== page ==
Wednesday morning brought sad news that Thomas Duncan, the Ebola-infected patient in Dallas, has passed away. It also brings heightened scrutiny of our nation’s strategic plan for dealing with Ebola in the U.S.
Ebola is undoubtedly a frightening disease. In West Africa -- without appropriate medical facilities and staff -- it is spreading at a truly alarming rate.
And now the disease is here. At home. A geographic spread that was nearly inevitable considering our global movement is sparking questions about what to do next. The CDC and other public health officials are walking a fine line: being realistic about a serious risk while belaying panic.
It’s not an easy puzzle; global health issues never are. But the same steps we’ve been advocating for in Africa are applicable here.
First we have to understand this disease. Ebola is contagious, but far less so than small pox or HIV. It is transmissible only through direct contact with bodily fluids from an infected person: blood, vomit, urine, feces, saliva and other secretions. As we have seen with the effort in Dallas and the Ebola workers who were brought home, ability to contain and treat in U.S. medical facilities makes a widespread, uncontrollable outbreak extremely unlikely.
I am not minimizing the potential lethality of Ebola. But a response to Ebola needs to be tailored to the natural history of Ebola.
We know that containment is paramount, and isolation is the most important part of an Ebola strategy. But there is no way to isolate everyone in West Africa with a febrile illness given the variety of endemic viruses and infections to the area.
To really stop the spread of the disease—to get ahead of it—we need a rapid diagnostic test (RDT) that can be deployed on the ground, not in a laboratory. A test that facilitates appropriate quarantine of those with disease and release of those without. Not only will this allow us to focus resources, it will also help build trust and allay fears.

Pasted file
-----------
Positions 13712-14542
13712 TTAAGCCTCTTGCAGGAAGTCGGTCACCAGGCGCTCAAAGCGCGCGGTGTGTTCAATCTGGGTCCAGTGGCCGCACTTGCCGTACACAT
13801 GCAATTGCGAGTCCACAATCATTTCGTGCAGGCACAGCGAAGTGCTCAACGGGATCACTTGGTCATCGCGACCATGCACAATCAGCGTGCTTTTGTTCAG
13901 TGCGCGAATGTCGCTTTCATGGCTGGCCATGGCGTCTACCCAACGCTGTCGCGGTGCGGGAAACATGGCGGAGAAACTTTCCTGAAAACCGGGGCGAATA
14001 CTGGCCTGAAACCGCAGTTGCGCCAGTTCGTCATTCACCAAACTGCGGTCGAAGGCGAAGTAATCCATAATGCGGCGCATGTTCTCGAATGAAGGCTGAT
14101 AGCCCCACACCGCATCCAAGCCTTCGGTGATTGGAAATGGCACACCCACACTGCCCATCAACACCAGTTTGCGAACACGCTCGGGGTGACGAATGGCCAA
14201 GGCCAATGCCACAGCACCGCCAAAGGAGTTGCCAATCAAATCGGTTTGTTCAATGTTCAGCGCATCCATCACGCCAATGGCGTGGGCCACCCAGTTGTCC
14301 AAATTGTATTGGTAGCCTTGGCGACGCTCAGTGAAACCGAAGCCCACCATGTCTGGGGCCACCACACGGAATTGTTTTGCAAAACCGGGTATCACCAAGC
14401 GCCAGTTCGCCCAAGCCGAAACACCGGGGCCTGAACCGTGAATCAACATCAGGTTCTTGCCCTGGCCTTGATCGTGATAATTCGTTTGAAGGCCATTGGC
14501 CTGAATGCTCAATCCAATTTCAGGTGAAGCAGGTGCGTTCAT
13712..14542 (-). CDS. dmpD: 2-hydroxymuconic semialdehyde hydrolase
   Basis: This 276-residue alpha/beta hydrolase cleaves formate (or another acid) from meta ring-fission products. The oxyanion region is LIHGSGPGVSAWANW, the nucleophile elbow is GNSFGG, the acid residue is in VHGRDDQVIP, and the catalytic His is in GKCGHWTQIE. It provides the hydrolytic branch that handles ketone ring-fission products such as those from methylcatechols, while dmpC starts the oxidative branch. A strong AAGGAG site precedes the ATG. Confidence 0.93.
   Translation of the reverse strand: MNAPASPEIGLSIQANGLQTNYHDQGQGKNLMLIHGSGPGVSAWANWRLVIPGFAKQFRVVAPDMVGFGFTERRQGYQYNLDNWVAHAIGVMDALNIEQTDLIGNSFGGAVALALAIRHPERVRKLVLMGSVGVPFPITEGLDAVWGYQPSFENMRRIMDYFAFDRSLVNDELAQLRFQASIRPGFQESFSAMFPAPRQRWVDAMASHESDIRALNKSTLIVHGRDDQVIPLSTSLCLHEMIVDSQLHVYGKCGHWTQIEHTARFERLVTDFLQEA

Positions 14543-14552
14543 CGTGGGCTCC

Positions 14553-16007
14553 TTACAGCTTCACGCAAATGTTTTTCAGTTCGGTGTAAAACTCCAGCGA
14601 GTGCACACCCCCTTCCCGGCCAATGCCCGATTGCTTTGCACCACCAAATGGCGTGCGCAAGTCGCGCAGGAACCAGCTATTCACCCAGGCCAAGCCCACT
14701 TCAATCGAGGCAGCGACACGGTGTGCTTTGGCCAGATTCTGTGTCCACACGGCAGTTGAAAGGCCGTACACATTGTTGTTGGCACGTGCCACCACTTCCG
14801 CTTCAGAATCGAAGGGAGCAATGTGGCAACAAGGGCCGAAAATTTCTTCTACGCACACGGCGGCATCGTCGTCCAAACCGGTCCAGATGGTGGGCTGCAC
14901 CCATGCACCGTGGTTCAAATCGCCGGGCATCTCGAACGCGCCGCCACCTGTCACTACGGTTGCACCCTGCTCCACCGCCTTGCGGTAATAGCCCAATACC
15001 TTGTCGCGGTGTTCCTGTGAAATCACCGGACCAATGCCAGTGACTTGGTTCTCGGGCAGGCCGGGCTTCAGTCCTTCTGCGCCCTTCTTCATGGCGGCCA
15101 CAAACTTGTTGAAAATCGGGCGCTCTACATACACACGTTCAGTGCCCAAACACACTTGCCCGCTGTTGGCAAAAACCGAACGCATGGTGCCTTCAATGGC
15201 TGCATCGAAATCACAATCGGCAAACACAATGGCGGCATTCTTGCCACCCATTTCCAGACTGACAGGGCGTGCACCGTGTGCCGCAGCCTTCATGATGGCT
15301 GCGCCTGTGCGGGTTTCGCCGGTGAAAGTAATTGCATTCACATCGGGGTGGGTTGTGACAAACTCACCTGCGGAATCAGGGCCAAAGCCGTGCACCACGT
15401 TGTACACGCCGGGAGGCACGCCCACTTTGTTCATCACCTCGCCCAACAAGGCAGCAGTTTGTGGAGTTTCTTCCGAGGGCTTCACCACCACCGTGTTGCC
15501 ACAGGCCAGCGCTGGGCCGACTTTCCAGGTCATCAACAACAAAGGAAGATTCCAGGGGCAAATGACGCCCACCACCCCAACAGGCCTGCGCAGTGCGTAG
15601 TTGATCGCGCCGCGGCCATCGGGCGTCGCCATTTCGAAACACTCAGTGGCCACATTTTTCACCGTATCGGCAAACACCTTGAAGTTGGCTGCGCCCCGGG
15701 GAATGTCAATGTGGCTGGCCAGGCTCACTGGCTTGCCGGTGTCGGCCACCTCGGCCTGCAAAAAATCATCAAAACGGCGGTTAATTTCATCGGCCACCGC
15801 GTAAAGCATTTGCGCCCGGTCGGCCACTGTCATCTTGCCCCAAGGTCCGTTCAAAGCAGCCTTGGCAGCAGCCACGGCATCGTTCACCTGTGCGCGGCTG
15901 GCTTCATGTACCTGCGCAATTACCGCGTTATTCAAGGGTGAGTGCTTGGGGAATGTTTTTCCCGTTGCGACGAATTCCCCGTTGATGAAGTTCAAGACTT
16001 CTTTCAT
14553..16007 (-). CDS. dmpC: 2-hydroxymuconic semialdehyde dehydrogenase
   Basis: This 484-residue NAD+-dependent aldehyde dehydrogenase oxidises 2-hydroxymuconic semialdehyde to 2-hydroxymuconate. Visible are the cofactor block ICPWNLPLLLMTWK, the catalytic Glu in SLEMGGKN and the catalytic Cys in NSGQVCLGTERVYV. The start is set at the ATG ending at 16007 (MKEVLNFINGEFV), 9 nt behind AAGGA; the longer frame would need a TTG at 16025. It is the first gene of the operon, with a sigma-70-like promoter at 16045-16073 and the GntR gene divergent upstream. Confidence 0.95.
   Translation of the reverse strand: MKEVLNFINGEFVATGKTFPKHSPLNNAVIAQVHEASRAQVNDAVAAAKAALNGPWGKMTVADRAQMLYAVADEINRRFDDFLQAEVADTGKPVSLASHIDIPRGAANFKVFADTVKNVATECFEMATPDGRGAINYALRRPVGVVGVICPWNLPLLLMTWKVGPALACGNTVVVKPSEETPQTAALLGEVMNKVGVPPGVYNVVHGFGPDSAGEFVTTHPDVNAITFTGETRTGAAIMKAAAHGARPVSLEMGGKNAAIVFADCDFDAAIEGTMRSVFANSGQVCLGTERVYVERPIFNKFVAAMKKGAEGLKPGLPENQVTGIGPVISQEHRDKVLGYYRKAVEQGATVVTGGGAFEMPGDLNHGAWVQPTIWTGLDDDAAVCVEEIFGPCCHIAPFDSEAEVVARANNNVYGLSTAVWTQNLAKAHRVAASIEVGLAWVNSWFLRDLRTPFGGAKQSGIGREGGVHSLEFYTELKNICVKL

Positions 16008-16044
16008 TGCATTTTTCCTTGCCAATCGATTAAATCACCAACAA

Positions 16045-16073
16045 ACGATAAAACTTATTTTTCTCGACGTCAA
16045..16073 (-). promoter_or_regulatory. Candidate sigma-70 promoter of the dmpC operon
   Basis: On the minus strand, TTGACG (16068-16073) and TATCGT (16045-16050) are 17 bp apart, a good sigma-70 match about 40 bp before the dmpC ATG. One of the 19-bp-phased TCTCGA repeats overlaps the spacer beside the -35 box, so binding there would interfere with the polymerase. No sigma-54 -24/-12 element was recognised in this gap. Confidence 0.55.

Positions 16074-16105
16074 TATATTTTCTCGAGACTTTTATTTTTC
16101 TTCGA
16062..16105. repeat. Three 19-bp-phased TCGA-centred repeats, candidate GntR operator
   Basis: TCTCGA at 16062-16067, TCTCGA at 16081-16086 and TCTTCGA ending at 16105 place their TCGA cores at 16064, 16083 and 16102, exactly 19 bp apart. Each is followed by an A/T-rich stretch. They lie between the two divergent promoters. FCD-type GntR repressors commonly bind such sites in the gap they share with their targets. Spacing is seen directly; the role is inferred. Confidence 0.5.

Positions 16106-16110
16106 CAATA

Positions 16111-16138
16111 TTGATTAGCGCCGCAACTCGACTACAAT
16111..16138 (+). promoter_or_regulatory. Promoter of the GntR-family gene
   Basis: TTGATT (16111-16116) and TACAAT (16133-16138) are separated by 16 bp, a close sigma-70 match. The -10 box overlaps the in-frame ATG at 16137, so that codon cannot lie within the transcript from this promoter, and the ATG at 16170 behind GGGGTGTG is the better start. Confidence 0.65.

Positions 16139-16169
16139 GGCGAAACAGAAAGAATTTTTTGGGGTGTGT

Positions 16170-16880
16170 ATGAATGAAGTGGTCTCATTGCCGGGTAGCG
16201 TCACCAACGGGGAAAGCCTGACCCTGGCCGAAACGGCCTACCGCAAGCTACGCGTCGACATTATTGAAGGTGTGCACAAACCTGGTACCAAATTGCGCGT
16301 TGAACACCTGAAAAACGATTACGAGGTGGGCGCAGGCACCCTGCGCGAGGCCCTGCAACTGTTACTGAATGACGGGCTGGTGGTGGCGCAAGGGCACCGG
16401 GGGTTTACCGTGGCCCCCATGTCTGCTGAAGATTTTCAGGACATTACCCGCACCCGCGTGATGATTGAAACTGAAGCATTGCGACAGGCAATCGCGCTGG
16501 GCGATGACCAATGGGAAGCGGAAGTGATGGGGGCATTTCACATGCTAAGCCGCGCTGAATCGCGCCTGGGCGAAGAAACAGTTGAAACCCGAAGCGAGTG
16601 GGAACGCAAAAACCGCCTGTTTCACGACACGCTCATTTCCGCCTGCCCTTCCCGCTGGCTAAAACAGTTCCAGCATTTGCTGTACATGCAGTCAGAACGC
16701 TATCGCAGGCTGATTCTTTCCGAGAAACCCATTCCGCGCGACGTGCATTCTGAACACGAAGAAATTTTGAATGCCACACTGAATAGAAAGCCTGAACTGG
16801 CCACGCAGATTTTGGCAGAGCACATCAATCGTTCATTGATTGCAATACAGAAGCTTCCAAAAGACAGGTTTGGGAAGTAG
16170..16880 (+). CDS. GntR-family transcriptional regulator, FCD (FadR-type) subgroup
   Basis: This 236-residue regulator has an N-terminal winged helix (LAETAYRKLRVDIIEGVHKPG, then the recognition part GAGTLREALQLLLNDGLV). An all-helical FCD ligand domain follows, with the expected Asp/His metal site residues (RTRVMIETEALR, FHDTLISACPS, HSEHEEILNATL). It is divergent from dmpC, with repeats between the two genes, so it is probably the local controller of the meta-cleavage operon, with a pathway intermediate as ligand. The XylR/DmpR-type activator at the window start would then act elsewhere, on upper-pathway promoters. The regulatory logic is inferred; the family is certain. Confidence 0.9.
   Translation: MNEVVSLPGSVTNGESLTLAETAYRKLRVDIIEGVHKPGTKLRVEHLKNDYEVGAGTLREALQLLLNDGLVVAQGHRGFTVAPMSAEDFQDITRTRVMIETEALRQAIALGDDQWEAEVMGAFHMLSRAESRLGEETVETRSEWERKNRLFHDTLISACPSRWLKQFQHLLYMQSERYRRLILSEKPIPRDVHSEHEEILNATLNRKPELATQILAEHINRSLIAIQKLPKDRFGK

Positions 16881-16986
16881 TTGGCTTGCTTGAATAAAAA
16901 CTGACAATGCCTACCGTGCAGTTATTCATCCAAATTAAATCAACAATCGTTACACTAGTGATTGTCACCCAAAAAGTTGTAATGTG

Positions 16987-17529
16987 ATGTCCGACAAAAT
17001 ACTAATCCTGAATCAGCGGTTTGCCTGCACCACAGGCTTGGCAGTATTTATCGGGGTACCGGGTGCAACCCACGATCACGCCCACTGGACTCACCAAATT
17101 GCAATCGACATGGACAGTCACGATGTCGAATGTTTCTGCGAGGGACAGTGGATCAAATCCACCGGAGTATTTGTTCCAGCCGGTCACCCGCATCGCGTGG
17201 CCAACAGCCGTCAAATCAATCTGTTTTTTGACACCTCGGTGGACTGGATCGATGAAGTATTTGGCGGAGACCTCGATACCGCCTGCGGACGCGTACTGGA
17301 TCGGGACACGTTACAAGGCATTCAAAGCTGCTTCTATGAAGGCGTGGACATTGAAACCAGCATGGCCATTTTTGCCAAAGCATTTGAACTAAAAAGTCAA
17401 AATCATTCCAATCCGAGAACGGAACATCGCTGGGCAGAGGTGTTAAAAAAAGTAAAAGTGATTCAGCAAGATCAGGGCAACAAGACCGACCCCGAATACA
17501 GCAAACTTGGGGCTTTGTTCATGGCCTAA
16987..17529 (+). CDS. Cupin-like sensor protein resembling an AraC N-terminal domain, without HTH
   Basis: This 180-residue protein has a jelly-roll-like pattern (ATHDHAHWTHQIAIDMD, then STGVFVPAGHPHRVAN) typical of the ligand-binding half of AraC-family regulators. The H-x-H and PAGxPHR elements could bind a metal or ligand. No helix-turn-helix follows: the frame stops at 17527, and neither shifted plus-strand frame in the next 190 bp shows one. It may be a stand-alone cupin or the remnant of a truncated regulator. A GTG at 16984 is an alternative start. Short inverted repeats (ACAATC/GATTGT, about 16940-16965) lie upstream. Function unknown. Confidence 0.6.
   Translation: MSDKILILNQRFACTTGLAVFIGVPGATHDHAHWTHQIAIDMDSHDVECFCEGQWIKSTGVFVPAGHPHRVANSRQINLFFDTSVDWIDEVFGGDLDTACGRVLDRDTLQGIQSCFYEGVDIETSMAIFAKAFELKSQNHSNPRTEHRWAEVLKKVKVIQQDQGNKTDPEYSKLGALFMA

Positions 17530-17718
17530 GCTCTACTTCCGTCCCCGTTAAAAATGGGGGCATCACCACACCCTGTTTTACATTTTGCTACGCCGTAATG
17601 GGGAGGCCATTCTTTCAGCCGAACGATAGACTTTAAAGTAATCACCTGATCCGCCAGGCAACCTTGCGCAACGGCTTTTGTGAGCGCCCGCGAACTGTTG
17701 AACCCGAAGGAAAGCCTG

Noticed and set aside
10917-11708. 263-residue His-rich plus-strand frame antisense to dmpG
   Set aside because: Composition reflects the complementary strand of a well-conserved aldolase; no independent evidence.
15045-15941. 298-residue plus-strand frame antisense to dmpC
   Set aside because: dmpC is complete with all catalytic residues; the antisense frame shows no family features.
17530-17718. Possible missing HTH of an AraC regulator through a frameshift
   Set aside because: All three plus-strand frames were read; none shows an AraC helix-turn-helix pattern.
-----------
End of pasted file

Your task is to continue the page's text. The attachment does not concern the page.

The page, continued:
The same test could be used at home as well to quickly evaluate travelers and potentially prevent another case like the one in Dallas. Without an RDT, there will always be a window between when the patient becomes contagious, and when we can confirm a diagnosis. Precautionary quarantines and travel restrictions can help, but they will not replace accurate and timely diagnosis.
While we are waiting on a potential test, we must efficiently leverage the resources we have to offer.
Senators Rob Portman, R-Ohio and Lamar Alexander, R-Tenn., have urged President Obama to appoint a single administration official to coordinate the U.S. strategy to contain and combat Ebola. I agree that one individual must coordinate the efforts of key agencies and players to facilitate centralization of American resources to function synergistically and improve impact and speed.
The Centers for Disease Control (CDC), the Department of Homeland Security (DHS), Customs and Border Protection (CBP), and others will have crucial roles to play. They must present a united effort.
The death of the first patient diagnosed with Ebola on U.S. soil should not herald panic. But it is impetus to make sure we disseminate the most accurate information, that our response plan is coordinated and thoughtful, and that our nation’s best minds are focusing on a solution.
The importance of speed cannot be understated. Time is not on our side.